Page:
Tuesday, March 24, 2009

Questions from Week 10

1) In the reading, "Design Decisions vs. Audience Considerations," Ragle - Davis states that, "If you know who your target audience is, you can tailor your site’s look and feel, content, and action areas to appeal to your audience and draw them in. If you know what your site visitors want, you can use that information to mutual benefit." She then proceeds to walk through an example of a site for a political candidate by illustrating her knowledge of who the audience is and what they want. How would you answer this for your final project site?
I would answer this by considering my audience throughout my site's development process. I think it's important to focus each page within my website so that it contains only the necessary information that a user would need to know or they would be interested in -- there should be no overload and the best info should come "above the fold."

2) How would you chart out your audience as Ragle - Davis did?
All Spartans: SIP Members, Current/Past MSU Students and MSU Faculty/Staff.
I might then break it down further into those Spartans who are involved in divisions within the OCAT department or organizations like SCOUT BANANA (or are similar).

3) How would you categorize your content based on audience (as the Ragle - Davis example had action items and regular content)?
I think that the Action Items and Regular Content can be my main categorizations and I would divide them as follows: Action items -- Mission Statement/Video (Home page), contact information and a "How to Join" section, containing requirements and application; Regular content -- news and events page as well as photo galleries from past events.

4) In looking over the other readings for today, what suggestions did Verba, Rester, and Boulton provide you with that might assist you with your work on Module 4 and, potentially, your final site?
Well, the readings definitely encouraged me to map out my plans in a tangible way first. Although I don't know that I will necessarily use prototyping because I'm not quite sure how to do that. They also helped to reassure me that the more I work on it, the better it will become because good ideas don't just magically appear out of thin air.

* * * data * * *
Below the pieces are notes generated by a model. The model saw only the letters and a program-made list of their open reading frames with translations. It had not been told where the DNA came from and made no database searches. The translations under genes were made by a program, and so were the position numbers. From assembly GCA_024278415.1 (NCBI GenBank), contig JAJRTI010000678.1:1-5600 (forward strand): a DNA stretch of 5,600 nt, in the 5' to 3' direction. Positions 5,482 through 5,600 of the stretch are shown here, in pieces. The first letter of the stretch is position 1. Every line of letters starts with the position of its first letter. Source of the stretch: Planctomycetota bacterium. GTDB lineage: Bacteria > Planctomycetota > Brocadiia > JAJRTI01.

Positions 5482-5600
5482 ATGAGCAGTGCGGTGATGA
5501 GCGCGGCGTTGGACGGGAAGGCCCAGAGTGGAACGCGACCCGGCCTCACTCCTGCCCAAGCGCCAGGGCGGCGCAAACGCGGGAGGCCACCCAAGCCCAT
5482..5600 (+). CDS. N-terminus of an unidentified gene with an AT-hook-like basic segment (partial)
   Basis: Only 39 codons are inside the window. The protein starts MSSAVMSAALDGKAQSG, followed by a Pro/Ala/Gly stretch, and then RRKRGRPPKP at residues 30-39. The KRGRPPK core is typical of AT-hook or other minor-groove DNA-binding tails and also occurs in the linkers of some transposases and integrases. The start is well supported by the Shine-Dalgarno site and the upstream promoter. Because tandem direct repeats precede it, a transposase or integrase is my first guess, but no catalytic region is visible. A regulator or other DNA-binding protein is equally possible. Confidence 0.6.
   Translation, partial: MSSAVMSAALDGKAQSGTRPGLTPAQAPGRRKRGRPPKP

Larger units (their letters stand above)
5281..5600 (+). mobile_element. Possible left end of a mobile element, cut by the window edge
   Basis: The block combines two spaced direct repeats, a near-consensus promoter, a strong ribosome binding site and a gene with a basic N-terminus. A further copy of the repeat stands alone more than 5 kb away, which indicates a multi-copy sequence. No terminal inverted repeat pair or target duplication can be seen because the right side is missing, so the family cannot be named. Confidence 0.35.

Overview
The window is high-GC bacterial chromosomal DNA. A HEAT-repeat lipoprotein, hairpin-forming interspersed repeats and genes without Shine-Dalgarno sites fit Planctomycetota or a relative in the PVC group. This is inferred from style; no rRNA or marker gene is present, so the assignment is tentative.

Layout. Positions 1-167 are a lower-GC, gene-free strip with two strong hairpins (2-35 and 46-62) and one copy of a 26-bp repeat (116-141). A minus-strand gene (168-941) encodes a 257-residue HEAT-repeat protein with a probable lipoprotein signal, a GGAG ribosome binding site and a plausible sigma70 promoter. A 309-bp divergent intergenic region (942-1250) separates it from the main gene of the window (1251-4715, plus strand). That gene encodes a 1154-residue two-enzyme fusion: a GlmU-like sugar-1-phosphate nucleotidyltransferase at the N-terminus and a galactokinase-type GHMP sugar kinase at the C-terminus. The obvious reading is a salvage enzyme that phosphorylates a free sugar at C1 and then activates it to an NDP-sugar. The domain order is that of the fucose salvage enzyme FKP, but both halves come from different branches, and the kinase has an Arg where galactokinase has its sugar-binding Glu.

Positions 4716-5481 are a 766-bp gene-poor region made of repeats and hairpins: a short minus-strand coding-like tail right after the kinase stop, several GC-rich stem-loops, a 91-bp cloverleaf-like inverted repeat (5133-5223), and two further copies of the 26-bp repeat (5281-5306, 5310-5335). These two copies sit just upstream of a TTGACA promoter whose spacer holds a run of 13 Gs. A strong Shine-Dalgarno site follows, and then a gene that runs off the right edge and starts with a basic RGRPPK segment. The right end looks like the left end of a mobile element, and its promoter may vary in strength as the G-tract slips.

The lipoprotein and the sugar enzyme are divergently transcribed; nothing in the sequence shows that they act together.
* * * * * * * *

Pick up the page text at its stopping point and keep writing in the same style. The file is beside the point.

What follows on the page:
5) The readings for today all dealt with various aspects, including design implications, of usability and accessibility. How do you see yourself addressing these within your final project site?
One of the main things I learned from the readings in regards to usability and accessibility is the importance of being smart with CSS. It is important that the terms I use are simple and direct so that whenever I am working within my pages I am able to find what I need without difficulty. My plan is to keep my site simple and straight forward so that the user knows exactly what to do and there are no vague areas. That way most people will find access easy and will be able to learn what they want from it.

6) Now that we are two-thirds of the way done with the semester (time is FLYING by) what are your thoughts on the definition and role of web authors? Are they the same as coders, or "code monkeys"? Why or why not? Is your definition of web authors the same as your initial thoughts when you signed up for or started this class? Why or why not? Use evidence not just from this week's readings, but from previous readings we have had in the course including Zeldman.
I believe that my definition of web authors has remained pretty much the same as what I thought upon entering and beginning this course. What has changed, however, is how I relate to the idea of web authoring. I realize now how complex and inherently difficult it can be to have to deal with so many different elements when putting together something that appears the same as if it were drawn. Making things work so that they are easily usable is quite hard. Many of the writings on web authoring that we have read relate to audience and targeting sites to the audience, so that aspect is quite similar to my advertising major.

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